What is an Honoree?
An Honoree is someone who provides inspiration to our athletes throughout the training and fundraising period. Honorees serve as symbols of strength and motivation, support and determination. An Honoree is someone who is currently being treated for Crohn’s disease or ulcerative colitis.
Each of our Team Challenge participants is matched up with an Honoree. Honorees have the unique opportunity to connect with individuals who have committed themselves to raising funds for the fight against Crohn’s disease and ulcerative colitis. They will share their strength and courage with participants who are training to complete their endurance event.
When participants join Team Challenge, they commit to many months of training and fundraising before completing a half marathon. They are not only motivated by their own personal fitness goals, but are truly inspired by the bravery and fortitude of each Honoree.
Meet our Honorees!
Jillian’s mother writes: Jillian, 10, has been dealing with IBD for about five years. When she was going into kindergarten she was constantly complaining of abdominal pain. I just thought she didn't want to go to school. Every day she would cry about her pain, and everyday I would tell her she had to go to school. I finally took her to see a gastroenterologist, Dr. Brady. The first thing she did was lab work, then an upper and lower endoscopy, which showed colitis.
Jillian was started on medication, and she slowly started feeling better. We, as a family went through her highs and lows, while she was on steroids. When she was on the steroids she would get mean and violent. She would try to hit her older sisters, when she was frustrated, or mad. It was hard to try to explain it all to a 9 and 12 year old, not to mention to Jillian. We all had to take it one day at a time.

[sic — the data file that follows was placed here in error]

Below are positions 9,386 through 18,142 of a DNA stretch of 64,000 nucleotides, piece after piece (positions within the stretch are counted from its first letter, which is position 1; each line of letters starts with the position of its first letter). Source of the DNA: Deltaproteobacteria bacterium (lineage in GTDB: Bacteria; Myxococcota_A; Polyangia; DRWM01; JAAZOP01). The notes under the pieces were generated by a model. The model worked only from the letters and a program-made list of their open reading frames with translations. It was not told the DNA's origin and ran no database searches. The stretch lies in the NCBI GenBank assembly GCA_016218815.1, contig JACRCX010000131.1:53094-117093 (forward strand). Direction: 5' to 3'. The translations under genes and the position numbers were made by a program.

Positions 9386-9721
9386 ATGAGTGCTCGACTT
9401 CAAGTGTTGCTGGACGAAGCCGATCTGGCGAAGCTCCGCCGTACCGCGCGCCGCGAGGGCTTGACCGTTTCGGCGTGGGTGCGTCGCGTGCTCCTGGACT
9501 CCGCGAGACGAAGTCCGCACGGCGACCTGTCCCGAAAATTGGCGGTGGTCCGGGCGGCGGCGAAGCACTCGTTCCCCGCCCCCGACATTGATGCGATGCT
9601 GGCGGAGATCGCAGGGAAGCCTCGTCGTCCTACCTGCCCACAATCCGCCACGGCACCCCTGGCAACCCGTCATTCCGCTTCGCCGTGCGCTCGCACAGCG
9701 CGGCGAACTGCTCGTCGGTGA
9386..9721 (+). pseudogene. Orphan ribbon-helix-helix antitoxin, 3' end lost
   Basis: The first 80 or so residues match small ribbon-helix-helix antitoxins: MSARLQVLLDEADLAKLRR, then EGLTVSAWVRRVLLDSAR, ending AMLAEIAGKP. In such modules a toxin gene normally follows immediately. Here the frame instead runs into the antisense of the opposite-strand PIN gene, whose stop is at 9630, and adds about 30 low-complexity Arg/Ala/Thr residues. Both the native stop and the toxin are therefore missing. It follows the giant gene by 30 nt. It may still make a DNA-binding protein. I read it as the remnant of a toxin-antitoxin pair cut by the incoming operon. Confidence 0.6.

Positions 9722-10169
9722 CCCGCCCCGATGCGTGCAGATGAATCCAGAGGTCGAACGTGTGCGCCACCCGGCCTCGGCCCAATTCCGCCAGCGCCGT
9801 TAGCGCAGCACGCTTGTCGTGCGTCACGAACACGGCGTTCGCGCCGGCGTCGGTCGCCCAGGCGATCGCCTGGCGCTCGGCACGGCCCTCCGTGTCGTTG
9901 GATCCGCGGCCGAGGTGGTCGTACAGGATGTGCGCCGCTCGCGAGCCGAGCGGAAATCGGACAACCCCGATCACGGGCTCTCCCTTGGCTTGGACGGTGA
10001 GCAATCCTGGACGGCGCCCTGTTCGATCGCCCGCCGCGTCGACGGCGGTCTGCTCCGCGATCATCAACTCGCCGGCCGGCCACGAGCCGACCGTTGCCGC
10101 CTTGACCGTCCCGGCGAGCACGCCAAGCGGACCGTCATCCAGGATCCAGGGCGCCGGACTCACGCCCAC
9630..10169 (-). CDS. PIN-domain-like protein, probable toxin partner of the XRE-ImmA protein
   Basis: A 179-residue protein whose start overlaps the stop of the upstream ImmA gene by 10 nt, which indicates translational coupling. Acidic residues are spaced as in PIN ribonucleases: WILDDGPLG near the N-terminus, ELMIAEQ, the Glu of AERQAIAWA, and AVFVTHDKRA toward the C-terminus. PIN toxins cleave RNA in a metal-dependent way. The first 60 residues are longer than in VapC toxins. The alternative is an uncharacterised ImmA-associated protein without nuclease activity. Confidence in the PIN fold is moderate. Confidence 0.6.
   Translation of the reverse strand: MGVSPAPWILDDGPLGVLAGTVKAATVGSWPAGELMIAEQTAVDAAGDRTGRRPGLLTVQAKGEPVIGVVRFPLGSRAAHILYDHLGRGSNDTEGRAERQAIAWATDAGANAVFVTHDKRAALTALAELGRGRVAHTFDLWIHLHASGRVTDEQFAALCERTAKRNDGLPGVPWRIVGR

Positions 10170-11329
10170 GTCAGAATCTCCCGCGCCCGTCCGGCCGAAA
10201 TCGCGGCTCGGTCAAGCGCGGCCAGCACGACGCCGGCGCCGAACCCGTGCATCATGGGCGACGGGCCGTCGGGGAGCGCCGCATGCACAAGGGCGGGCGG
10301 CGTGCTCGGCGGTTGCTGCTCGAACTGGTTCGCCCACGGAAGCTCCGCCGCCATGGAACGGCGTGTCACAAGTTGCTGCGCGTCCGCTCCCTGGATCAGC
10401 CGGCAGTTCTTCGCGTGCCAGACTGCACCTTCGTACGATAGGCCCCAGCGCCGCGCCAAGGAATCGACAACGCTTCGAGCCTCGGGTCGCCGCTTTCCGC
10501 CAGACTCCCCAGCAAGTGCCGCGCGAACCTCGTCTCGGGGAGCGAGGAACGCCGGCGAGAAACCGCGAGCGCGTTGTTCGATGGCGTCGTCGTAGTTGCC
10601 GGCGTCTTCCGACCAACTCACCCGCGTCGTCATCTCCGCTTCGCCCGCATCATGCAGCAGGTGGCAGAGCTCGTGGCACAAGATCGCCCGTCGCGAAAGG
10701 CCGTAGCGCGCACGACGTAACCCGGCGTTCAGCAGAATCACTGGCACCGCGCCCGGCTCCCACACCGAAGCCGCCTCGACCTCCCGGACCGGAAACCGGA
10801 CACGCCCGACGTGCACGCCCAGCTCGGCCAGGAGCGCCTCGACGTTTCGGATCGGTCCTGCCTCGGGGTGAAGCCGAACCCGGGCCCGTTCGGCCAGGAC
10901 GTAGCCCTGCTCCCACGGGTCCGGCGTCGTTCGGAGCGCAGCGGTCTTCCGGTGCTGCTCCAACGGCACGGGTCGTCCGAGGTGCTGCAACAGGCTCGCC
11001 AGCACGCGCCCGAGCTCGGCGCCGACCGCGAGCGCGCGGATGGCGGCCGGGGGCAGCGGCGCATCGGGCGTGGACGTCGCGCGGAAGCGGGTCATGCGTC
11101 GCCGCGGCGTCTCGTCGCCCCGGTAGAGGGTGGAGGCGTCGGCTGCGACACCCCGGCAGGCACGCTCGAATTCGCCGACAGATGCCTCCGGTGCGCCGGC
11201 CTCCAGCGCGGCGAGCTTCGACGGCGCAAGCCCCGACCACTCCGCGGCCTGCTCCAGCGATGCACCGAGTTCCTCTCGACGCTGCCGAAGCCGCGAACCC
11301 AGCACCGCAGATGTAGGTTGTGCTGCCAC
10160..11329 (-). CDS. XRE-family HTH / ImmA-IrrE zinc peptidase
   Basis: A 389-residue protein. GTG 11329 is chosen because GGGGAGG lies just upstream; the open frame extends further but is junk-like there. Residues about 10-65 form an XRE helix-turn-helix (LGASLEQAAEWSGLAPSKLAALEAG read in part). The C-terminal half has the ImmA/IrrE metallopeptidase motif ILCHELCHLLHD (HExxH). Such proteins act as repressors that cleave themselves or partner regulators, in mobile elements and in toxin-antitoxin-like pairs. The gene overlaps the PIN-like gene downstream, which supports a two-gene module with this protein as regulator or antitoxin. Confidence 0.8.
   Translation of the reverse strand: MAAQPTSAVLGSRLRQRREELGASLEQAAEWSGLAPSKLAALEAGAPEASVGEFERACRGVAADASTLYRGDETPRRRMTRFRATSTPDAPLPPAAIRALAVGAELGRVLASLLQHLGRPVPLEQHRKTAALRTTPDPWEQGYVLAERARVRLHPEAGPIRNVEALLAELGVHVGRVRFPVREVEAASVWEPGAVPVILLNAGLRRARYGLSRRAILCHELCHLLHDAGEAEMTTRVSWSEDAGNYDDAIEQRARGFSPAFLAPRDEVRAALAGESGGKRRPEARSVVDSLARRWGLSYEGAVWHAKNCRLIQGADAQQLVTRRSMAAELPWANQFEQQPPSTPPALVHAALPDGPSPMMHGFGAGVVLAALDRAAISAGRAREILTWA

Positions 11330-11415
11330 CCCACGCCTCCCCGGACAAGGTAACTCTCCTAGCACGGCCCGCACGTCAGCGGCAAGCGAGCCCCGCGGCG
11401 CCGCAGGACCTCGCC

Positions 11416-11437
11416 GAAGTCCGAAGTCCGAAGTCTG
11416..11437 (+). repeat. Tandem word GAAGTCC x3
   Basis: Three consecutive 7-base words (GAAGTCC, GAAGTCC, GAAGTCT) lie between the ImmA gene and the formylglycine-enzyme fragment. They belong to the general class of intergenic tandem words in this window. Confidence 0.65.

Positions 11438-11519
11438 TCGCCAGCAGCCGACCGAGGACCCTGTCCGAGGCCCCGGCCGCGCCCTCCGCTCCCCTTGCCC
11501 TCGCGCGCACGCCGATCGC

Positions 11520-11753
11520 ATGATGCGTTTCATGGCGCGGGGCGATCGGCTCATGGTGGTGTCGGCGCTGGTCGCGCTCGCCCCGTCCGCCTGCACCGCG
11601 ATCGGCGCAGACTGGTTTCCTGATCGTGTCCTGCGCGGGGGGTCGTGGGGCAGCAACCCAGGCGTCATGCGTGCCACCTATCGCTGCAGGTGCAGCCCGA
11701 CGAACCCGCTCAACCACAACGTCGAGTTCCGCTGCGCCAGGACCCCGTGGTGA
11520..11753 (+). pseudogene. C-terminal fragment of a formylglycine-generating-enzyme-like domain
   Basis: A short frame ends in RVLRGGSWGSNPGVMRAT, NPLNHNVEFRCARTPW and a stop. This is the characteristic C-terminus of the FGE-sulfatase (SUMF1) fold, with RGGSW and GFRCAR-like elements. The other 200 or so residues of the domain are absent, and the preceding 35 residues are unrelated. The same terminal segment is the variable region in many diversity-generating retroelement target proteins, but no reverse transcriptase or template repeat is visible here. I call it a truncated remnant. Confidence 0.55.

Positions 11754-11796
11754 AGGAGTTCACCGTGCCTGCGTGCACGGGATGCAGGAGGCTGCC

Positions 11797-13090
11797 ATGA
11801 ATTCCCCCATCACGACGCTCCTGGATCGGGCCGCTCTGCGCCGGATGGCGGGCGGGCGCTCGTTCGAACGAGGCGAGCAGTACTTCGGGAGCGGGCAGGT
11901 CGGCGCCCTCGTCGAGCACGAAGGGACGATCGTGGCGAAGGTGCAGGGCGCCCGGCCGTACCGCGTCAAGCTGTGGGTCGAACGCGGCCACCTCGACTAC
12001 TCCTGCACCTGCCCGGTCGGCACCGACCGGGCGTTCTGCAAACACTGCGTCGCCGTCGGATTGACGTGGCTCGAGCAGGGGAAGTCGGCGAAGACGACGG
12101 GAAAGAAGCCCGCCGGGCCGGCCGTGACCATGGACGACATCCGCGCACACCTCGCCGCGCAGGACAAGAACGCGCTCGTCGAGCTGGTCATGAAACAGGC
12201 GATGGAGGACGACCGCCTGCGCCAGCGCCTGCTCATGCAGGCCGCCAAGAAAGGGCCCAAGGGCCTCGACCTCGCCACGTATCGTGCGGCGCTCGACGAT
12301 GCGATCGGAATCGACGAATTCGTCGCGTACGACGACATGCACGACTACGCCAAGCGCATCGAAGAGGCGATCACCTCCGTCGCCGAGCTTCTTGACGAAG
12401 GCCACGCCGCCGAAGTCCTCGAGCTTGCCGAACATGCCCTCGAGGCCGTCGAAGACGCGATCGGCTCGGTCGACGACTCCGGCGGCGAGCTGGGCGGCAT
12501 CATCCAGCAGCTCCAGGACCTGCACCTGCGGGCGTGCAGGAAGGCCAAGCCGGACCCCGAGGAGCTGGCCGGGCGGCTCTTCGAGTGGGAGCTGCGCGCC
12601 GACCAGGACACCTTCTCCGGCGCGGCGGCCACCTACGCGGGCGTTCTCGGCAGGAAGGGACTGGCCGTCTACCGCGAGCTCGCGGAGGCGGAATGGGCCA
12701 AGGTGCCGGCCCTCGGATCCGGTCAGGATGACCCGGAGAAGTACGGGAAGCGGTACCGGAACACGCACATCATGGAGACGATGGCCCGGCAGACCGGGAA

Last year in late September, Jillian started complaining of joint pain. Dr. Brady sent her to a pediatric rheumatologist, After more testing she was diagnosed with arthritis. The rheumatologist said this could be related to the IBD. She was put on another medication to help with the joint pain, and continues to take the medications for the IBD.
Jillian has had long stretches of time, when she feels great, she will have occasional abdominal pain, and diarrhea. Then there are other times when she can think of nothing else but how much her stomach is hurting, and how many times a day she goes to the bathroom. Through out it all, Jillian continues to play sports, softball is her favorite, she loves the Cardinal Baseball team, and Albert Puljols is her hero. She struggles sometimes with being at school, and her classmates wondering why she has to go to the bathroom all the time. Jillian just tells them she has stomach troubles, but always feels weird about it. She has kept her grades at a B average, and we are very proud of her.